The third book in Charles Bowden’s “accidental trilogy” that began with Blood Orchid and Blues for Cannibals, Some of the Dead Are Still Breathing attempts to resolve the overarching question: “How can a person live a moral life in a culture of death?” As humanity moves further into the twenty-first century, Bowden continues to interrogate our roles in creating the ravaged landscapes and accumulated death that still surround us, as well as his own childhood isolation, his lust for alcohol and women, and his waning hope for a future. We witness post-Katrina New Orleans and terrorist-bombed Bali; we encounter our shared actions with the animal world and the desirous need for consumption; we see the clash and erosion of our physical and figurative borders, the savagery of our own civilization. A man of his time and out of time, Bowden seeks acceptance and a will to endure what may lie ahead.
The Trail North is the story of a young man who comes into his own during a summer on the Pacific Coast Trail. With only his horse for company, Hawk Greenway tasted the freedom and wildness of the high mountains, weathered the loneliness of solitary campfires, and witnessed important changes within and around him. This straight-talking record of a teenager's growth and adventure is a valuable example for young people everywhere, and a rich experience for readers of all ages.
A much-needed contribution to the expanding interest in the history of travel and travel writing, Voyages and Visions is the first attempt to sketch a cultural history of travel from the sixteenth century to the present day. The essays address the theme of travel as a historical, literary and imaginative process, focusing on significant episodes and encounters in world history.
The contributors to this collection include historians of art and of science, anthropologists, literary critics and mainstream cultural historians. Their essays encompass a challenging range of subjects, including the explorations of South America, India and Mexico; mountaineering in the Himalayas; space travel; science fiction; and American post-war travel fiction. Voyages and Visions is truly interdisciplinary, and essential reading for anyone interested in travel writing.
With essays by Kasia Boddy, Michael Bravo, Peter Burke, Melissa Calaresu, Jesus Maria Carillo Castillo, Peter Hansen, Edward James, Nigel Leask, Joan-Pau Rubies and Wes Williams.
Tobias Schneebaum University of Wisconsin Press, 2003 Library of Congress G465.S36 2003 | Dewey Decimal 910.92
Part autobiographical journal, part social-historical novel, Wild Man tracks Tobias Schneebaum's fascinating and almost epic life story, from his earliest contemplation of homoerotic desire through his life in Peru, Borneo, and beyond. A young man from New York, Schneebaum "disappeared" in 1955 on the eastern slopes of the Andes. He was, in actuality, living for more than a year among the remote Harakhambut people, discovering a way of being that was strange, primitive, and powerfully attractive to him. This longing to find the "wild man" in other cultures—and in himself—eventually led him on an odyssey through South America, India, Tibet, Africa, Borneo, New Guinea, and Southeast Asia. He lived among isolated forest peoples, including headhunters and cannibals, in regions where few, if any, white men had ever been.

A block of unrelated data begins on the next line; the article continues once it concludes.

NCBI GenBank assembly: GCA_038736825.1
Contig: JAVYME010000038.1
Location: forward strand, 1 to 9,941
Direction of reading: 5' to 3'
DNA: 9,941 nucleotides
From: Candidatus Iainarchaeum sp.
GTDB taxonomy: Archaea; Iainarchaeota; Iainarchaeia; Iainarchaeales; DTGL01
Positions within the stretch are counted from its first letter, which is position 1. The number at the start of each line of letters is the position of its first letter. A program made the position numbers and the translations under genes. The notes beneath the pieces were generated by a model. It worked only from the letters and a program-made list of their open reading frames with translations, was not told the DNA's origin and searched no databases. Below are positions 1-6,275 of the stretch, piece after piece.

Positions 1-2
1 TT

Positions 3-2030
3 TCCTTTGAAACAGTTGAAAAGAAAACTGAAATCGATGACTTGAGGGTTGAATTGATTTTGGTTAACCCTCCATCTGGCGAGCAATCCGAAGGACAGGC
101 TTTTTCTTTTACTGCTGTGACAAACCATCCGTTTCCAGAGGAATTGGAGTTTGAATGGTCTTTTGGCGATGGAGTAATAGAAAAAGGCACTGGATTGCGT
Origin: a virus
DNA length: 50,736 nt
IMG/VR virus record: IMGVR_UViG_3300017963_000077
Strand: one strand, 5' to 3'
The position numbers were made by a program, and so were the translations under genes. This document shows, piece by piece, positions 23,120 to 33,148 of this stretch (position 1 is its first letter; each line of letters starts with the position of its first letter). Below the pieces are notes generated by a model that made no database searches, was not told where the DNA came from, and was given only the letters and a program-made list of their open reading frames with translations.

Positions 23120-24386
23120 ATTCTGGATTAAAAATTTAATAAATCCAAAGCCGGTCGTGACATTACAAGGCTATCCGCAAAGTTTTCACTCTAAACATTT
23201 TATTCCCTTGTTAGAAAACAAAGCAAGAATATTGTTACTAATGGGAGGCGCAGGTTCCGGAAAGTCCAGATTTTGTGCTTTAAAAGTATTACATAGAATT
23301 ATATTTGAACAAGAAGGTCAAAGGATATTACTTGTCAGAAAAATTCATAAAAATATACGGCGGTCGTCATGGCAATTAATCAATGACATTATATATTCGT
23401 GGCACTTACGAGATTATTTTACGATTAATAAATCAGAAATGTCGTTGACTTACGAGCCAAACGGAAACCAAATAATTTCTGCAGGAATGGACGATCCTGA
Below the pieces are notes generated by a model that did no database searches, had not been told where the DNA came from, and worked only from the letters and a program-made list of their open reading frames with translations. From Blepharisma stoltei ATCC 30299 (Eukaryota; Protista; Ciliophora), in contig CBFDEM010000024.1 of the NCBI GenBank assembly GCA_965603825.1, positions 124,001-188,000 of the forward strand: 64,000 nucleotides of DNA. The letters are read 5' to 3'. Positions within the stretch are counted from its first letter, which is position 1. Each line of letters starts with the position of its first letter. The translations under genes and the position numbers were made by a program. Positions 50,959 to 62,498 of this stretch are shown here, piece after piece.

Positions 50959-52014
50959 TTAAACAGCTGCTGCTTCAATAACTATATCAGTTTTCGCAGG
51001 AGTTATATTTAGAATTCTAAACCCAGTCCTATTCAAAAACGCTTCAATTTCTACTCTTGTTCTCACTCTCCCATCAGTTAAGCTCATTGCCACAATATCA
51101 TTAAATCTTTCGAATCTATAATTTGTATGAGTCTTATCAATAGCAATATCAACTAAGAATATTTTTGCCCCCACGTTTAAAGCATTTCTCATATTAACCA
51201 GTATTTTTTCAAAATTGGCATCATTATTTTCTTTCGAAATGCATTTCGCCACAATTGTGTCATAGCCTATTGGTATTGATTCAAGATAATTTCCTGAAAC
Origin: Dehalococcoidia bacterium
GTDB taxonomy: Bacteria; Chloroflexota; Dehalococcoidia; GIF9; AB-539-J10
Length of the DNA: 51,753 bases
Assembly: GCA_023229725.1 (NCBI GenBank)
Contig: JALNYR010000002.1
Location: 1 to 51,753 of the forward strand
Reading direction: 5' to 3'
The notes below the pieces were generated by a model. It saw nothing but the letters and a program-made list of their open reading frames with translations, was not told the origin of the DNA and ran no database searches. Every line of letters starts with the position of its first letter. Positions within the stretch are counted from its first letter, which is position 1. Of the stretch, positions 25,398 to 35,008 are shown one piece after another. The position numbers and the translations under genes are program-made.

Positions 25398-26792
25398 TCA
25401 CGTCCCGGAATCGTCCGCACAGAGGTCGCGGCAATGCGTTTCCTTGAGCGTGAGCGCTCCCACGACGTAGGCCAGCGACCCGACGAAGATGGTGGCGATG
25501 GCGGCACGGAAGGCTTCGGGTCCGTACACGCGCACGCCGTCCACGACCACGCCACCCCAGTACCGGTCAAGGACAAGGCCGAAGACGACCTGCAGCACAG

Many people are familiar with American Commodore Matthew Perry’s expedition to open trade relations with Japan in the early 1850s. Less well known is that on the heels of the Perry squadron followed a Russian expedition secretly on the same mission. Serving as secretary to the naval commander was novelist Ivan Goncharov, who turned his impressions into a book, The Frigate Pallada, which became a bestseller in imperial Russia. In A World of Empires, Edyta Bojanowska uses Goncharov’s fascinating travelogue as a window onto global imperial history in the mid-nineteenth century.
Reflecting on encounters in southern Africa’s Cape Colony, Dutch Java, Spanish Manila, Japan, and the British ports of Singapore, Hong Kong, and Shanghai, Goncharov offers keen observations on imperial expansion, cooperation, and competition. Britain’s global ascendancy leaves him in equal measures awed and resentful. In Southeast Asia, he recognizes an increasingly interlocking world in the vibrant trading hubs whose networks encircle the globe. Traveling overland back home, Goncharov presents Russia’s colonizing rule in Siberia as a positive imperial model, contrasted with Western ones.
Slow to be integrated into the standard narrative on European imperialism, Russia emerges here as an increasingly assertive empire, eager to position itself on the world stage among its American and European rivals and fully conversant with the ideologies of civilizing mission and race. Goncharov’s gripping narrative offers a unique eyewitness account of empire in action, in which Bojanowska finds both a zeal to emulate European powers and a determination to define Russia against them.